Decades of mismanagement by the Pacific Gas & Electric Company led to the San Bruno pipeline explosion — which killed eight people last September — the federal government said Tuesday.
The National Transportation Safety Board reported PG&E failed to properly assess the risk and had installed a bad pipe in the Northern California city. The city of San Bruno was the “victim” and not one of the responsible parties in the explosion, which had also destroyed dozens of houses in the surrounding areas.
“This represents a failure of the entire system — a system of checks and balances that should have prevented this disaster,” Robert L. Sumwalt, an NTSB board member, told the Los Angeles Times. “The seam weld may have been the technical reason, but this was an organizational accident.”
The specific cause of the San Bruno accident was an electrical failure that allowed excess gas to leak into the pipeline, building up pressure and eventually leading to the explosion. But NTSB officials place more blame in PG&E’s lack of internal regulation when building the pipelines decades ago — particularly in the welding structures of the lines.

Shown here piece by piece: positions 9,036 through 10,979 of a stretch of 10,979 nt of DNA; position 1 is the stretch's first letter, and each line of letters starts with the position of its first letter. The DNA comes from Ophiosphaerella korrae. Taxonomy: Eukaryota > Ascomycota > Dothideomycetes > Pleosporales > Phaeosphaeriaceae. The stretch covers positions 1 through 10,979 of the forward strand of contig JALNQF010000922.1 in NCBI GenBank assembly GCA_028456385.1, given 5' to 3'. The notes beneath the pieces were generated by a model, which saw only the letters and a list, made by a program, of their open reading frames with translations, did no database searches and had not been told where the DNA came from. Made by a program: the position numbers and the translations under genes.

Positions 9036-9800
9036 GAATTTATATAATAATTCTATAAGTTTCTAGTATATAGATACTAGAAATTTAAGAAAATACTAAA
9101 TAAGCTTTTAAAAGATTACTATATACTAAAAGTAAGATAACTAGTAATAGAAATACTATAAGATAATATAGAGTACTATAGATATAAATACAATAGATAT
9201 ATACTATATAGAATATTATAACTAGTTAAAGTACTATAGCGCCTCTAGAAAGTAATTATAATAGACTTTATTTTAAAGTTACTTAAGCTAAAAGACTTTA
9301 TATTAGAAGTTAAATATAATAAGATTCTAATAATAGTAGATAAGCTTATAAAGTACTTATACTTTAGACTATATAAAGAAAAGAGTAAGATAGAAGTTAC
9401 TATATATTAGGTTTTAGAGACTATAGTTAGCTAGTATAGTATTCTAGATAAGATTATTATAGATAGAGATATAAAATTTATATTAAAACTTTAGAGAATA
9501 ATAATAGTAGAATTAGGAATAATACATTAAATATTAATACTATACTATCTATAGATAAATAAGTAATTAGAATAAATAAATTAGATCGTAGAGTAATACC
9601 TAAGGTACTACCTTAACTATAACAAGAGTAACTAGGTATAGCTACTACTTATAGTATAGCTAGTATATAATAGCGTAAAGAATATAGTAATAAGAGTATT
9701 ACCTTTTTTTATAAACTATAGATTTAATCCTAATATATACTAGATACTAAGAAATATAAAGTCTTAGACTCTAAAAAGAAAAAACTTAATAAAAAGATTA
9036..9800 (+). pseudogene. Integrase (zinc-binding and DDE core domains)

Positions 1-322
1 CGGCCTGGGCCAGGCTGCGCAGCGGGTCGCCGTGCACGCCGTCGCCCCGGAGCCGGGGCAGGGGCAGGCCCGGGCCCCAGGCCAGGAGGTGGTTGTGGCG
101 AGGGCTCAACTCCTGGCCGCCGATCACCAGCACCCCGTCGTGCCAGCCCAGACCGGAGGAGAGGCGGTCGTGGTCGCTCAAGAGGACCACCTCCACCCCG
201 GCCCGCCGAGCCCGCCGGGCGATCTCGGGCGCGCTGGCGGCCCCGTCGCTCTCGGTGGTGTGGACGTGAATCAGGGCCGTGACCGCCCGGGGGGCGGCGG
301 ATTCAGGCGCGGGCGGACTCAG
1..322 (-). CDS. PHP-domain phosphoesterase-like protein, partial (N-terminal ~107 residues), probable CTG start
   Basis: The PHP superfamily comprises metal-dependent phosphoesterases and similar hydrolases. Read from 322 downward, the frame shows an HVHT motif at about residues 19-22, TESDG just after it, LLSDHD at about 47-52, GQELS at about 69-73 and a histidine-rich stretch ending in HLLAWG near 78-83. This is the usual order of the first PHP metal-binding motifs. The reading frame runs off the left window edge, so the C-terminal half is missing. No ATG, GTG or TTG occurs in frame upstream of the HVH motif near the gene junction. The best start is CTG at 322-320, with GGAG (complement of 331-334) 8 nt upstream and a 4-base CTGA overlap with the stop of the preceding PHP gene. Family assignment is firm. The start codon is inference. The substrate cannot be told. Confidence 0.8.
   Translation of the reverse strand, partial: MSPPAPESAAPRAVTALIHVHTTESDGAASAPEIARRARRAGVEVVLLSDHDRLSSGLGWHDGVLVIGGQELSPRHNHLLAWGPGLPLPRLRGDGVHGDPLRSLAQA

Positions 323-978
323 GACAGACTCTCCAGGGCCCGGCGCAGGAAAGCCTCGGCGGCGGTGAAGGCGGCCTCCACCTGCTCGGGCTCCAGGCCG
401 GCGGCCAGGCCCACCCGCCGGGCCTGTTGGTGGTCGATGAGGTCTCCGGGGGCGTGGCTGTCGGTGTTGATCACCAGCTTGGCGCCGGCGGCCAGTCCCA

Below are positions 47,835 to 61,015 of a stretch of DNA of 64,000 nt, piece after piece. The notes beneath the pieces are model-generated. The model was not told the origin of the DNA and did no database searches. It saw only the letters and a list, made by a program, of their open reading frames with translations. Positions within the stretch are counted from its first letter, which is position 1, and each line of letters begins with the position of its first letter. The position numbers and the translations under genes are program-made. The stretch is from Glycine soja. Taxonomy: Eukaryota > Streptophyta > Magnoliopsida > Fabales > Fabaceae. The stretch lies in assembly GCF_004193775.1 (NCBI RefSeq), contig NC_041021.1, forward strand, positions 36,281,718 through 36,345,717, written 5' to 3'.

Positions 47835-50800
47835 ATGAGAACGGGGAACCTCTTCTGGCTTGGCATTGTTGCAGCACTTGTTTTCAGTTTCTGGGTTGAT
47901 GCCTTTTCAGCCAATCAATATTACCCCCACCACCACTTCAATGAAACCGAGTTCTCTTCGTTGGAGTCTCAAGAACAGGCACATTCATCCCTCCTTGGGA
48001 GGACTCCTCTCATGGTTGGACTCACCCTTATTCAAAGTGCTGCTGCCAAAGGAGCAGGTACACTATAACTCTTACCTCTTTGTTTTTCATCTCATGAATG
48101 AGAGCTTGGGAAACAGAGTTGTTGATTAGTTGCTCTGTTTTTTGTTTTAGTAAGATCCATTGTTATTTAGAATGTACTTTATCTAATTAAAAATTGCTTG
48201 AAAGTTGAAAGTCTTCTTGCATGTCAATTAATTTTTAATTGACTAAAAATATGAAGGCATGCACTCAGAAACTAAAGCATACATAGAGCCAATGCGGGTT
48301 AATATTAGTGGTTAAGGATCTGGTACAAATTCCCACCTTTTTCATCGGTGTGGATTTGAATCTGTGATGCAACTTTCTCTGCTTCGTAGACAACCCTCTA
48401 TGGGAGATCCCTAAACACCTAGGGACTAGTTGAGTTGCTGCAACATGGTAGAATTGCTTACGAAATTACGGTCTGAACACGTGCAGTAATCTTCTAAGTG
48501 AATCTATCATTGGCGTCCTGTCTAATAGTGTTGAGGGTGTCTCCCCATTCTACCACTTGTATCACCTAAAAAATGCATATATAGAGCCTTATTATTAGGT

“There is scant evidence of quality control measures when the pipeline was installed,” Donald Kramer, one of the agency’s investigators, told the Times. “Either the inspections were not done or they were not done properly, and there is no evidence of testing.”
Last September, the natural gas pipeline had exploded suddenly, with the flames spreading rapidly into the neighborhood for about an hour. Residents reported initially believing the eruption was an earthquake.
A spokesman from PG&E has acknowledged the board’s findings and said the company plans to follow its recommendations.